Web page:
CAM: So you mean the movies catered to people's attention spans?

JC: This is not about attention span; attention span is something you can hold for five minutes, five seconds, or whatever. Its actually your rhythm of attention. Our brains are incredibly complex, and most complex systems run in oscillations or fluctuations. Movies are just about the most absorbing artistic domain that one can imagine—so the idea is that through the pattern of cuts, the external visual stimulation is essentially grabbing onto your brain and driving it in the kind of pattern it enjoys.

CAM: How much variation did you find in the films you studied?

JC: A lot. I was just looking at Mr. Roberts, and it's so random. And The Seven Year Itch—just random. I love film noir, and it turns out that the shot lengths in most of film noir are completely random—they're as far from this pattern as one can imagine. But it changes beginning in the Sixties. The earliest James Bond film we have is Thunderball, and all of the sudden it's pretty close to 1/f, and there are others that do that, but not many. By about the 1990s, more and more films have a pattern closer to this. Back to the Future turns out the be the film that is closest to 1/f that we found in its genre. Star Wars Episode III: The Revenge of the Sith—dreadful movie—has a steeper profile than 1/f; it has actually gone beyond this particular pattern.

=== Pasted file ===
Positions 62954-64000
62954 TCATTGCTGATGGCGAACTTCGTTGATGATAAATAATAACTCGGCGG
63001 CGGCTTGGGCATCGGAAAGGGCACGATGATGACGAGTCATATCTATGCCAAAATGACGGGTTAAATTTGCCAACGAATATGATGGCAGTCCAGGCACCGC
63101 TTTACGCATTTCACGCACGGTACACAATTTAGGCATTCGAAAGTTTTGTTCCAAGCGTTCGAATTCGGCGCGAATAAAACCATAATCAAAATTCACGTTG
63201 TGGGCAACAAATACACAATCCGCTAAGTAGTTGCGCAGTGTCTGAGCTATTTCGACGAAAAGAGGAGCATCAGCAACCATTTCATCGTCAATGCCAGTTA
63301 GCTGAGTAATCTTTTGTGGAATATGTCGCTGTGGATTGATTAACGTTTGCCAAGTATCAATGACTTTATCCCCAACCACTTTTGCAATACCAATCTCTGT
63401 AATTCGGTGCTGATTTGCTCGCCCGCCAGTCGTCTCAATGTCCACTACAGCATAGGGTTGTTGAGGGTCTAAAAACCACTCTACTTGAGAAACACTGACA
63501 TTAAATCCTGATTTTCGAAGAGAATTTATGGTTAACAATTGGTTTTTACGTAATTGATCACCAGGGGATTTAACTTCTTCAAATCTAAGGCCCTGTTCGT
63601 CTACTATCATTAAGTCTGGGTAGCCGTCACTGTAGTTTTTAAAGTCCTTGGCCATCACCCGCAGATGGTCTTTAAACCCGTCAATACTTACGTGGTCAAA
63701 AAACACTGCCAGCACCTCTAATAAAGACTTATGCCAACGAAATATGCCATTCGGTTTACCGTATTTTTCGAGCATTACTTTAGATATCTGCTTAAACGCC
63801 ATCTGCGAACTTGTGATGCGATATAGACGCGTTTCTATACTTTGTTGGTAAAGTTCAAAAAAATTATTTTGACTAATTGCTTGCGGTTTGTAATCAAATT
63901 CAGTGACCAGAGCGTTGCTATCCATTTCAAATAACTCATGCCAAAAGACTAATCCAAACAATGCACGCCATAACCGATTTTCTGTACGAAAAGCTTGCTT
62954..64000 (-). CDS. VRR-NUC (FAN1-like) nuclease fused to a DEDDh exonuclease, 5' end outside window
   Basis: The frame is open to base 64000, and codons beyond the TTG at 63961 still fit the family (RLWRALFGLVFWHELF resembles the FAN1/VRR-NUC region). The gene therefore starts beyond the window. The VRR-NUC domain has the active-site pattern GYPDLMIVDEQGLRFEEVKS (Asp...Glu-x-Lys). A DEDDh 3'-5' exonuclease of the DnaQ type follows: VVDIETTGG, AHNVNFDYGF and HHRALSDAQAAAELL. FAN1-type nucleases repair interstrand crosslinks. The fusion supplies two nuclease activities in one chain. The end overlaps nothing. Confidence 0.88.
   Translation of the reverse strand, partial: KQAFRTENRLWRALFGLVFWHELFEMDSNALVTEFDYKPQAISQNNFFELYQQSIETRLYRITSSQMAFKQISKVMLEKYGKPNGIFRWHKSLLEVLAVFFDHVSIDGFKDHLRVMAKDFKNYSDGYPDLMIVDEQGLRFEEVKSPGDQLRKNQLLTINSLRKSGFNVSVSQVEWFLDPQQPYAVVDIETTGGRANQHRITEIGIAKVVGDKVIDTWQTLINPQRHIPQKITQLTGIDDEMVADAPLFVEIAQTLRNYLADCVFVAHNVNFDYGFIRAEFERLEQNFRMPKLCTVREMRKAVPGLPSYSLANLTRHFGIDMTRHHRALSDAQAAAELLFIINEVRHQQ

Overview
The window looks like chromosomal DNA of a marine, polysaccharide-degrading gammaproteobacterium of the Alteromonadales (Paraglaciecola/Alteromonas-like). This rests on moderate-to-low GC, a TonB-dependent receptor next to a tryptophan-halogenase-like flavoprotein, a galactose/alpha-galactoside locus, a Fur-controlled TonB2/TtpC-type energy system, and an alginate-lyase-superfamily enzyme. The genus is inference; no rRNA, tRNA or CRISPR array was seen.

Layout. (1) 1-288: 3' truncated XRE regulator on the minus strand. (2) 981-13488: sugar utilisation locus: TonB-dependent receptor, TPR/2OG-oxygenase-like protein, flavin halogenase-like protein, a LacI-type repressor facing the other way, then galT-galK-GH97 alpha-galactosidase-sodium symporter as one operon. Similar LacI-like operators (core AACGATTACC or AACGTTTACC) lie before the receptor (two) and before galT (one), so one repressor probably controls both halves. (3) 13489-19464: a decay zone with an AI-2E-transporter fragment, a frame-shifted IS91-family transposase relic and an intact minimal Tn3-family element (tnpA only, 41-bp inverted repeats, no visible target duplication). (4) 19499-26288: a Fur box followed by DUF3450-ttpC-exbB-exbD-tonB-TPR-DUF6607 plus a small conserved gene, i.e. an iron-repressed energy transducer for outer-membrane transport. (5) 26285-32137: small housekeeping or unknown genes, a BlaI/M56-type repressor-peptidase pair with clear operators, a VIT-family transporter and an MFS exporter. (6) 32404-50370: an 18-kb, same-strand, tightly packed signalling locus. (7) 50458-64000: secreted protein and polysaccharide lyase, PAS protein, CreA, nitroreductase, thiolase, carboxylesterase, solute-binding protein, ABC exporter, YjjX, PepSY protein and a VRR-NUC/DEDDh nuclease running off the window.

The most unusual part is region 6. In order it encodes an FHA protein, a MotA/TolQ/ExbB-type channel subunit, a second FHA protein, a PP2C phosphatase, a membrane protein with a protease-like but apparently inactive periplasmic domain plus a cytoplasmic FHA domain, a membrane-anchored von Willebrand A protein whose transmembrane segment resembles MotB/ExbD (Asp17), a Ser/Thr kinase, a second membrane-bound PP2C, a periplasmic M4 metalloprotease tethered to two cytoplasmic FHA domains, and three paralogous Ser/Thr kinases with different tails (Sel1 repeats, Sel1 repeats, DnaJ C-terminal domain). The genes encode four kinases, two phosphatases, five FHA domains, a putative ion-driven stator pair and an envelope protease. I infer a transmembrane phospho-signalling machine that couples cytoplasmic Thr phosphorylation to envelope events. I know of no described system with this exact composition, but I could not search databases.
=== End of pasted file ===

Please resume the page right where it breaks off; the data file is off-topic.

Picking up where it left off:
CAM: Was there any correlation between how a film conformed to this rhythm and how much money it made?

JC: None. Zero.

CAM: Doesn't that seem odd?

JC: Not to me. The idea that a film is hitting you with this set of patterns, and that pattern is driving your attention, doesn't have to do with the narrative—it has to do with the presentation of the narrative. There's almost zero correlation between this 1/f fluctuation and how much people like it.

CAM: And if a film doesn't conform to this rhythm, it's not a recipe for disaster?

JC: Absolutely not. For example, Goodfellas doesn't come close; dramas tend to be farthest from this pattern. It's not just action films that fit it. There are a few "chick flicks" as well; Pretty Woman almost exactly fits this pattern. But there's enormous variation. Some of the press about this said, "Formula Found for Hollywood Blockbusters!" But we didn't just do blockbusters, and it's not a formula—it's a pattern.

CAM: How has this affected your personal movie viewing experience? Do you think, There goes that 1/f pattern again?

JC: Almost not at all—unless the movie is boring me.

CAM: So what's your favorite film?

JC: When someone asks me that, I tend to say the one I saw most recently. I just love the experience. I've always enjoyed long shots, and I decry the fact that modern movies don't do them. The opening shot in Orson Welles's Touch of Evil or Alfred Hitchcock's Rebecca—some of these older films have such exquisite shots, they take my breath away.

— Beth Saulnier